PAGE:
Investors enter 2014 optimistic about the global economy and outlook for Japanese and European equities, according to a survey of fund managers.
The BofA Merrill Lynch Fund Manager Survey for December shows that the proportion of investors believing the global economy will strengthen in the year ahead has risen to a net 71% from a net 67% in November. Conviction in the global economy is far stronger than 12 months ago when a net 40 percent of the panel predicted it would strengthen.
Similarly, the outlook for profits has ticked upwards month-on-month and is far stronger than the end of 2012. A net 41% believes global profits will improve over the coming year, compared with a net 11% taking that view a year ago.
Preference for equities over bonds remains at historically high levels. The spread between equity overweights and bond underweights stood at 118 percentage points in December, compared with 76 points one year ago and just 19 points in July 2012.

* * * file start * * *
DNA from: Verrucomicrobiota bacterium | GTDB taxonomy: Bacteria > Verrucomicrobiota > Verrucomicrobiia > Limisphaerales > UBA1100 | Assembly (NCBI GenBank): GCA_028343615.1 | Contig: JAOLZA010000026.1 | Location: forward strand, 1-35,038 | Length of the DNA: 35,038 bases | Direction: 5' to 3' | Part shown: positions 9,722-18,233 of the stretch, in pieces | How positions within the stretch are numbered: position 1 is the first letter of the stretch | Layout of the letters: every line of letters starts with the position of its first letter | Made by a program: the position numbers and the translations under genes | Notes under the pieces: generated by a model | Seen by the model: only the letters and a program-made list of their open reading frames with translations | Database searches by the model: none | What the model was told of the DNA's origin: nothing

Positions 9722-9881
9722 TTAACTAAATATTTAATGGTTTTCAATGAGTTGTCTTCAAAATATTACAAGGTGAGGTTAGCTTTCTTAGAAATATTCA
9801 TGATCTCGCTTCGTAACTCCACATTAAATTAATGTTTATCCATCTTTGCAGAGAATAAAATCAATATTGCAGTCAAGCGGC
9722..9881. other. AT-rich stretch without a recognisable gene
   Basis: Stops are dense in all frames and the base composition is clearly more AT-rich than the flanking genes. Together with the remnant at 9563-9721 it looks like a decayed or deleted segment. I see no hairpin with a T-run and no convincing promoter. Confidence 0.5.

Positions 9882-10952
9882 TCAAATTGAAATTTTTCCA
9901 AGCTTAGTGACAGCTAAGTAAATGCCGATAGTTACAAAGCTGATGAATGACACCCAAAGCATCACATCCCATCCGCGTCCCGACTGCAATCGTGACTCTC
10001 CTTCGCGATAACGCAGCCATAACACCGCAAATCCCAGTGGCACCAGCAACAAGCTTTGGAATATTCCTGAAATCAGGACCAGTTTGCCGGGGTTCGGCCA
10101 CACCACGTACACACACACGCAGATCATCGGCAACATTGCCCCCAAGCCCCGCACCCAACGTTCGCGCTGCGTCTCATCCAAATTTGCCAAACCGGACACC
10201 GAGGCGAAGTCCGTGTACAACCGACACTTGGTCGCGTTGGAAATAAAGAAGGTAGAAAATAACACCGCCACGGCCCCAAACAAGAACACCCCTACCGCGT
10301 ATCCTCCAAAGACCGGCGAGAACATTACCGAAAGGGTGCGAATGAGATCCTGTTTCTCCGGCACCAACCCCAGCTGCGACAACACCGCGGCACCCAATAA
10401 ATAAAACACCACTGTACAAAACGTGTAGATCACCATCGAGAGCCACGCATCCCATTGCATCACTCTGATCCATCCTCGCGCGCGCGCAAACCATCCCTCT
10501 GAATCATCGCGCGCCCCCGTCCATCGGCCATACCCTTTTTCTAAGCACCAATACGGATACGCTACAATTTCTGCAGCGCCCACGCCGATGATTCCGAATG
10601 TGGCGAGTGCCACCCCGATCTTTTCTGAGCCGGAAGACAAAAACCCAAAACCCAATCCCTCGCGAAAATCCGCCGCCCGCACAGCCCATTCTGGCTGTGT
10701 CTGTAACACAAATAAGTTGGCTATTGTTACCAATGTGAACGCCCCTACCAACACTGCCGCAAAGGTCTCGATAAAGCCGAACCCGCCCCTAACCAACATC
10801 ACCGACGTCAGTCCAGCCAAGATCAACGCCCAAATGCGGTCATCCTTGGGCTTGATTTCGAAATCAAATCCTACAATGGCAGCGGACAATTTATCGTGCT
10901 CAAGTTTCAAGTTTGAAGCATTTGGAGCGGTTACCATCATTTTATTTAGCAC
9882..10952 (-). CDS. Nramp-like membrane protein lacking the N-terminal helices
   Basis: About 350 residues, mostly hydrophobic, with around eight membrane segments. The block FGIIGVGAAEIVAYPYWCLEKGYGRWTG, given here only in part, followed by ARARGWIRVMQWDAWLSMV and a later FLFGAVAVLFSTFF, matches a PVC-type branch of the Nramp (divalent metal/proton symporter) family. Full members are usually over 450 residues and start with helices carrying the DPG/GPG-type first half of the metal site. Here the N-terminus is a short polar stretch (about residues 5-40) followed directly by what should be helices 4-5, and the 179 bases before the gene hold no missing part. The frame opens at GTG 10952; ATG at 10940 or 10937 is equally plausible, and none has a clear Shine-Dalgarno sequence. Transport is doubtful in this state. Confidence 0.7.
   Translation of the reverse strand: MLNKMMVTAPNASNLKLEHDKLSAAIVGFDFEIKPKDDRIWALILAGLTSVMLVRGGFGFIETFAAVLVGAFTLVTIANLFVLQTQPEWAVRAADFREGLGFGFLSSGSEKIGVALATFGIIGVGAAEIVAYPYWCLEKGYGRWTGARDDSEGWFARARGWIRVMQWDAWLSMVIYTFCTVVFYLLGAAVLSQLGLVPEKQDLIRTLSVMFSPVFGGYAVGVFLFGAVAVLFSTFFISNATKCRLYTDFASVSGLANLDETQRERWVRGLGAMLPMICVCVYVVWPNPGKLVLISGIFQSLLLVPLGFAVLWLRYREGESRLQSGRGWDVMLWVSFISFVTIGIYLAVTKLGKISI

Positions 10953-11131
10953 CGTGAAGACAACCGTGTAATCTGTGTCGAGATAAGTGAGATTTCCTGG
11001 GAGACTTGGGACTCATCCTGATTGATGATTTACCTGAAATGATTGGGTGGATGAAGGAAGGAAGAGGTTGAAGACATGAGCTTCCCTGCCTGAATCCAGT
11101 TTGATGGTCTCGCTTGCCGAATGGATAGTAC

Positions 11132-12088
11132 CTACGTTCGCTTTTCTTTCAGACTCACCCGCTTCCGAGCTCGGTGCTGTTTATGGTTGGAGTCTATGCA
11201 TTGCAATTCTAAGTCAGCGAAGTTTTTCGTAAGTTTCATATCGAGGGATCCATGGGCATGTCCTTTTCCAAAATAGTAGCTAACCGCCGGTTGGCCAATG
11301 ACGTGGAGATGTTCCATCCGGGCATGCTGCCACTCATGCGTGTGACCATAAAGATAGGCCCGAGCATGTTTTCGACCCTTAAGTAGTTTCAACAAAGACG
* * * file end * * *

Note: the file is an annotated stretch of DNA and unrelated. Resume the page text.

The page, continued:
Investors demonstrated a strong preference for Europe and Japan. Global investors have increased overweight positions in Japanese and eurozone equities in the past month and indicated appetite for more, while domestic investors in each region have become more optimistic.
“Weakness in the US dollar next year is the biggest threat to positioning given a consensus to go long Japanese and European cyclicals,” says Michael Hartnett, chief investment strategist at BofA Merrill Lynch Global Research. “Belief in the European recovery has reached a stretched level, leaving markets vulnerable to profit taking as portfolio managers seek uncrowded alternatives,” said John Bilton, European investment strategist.
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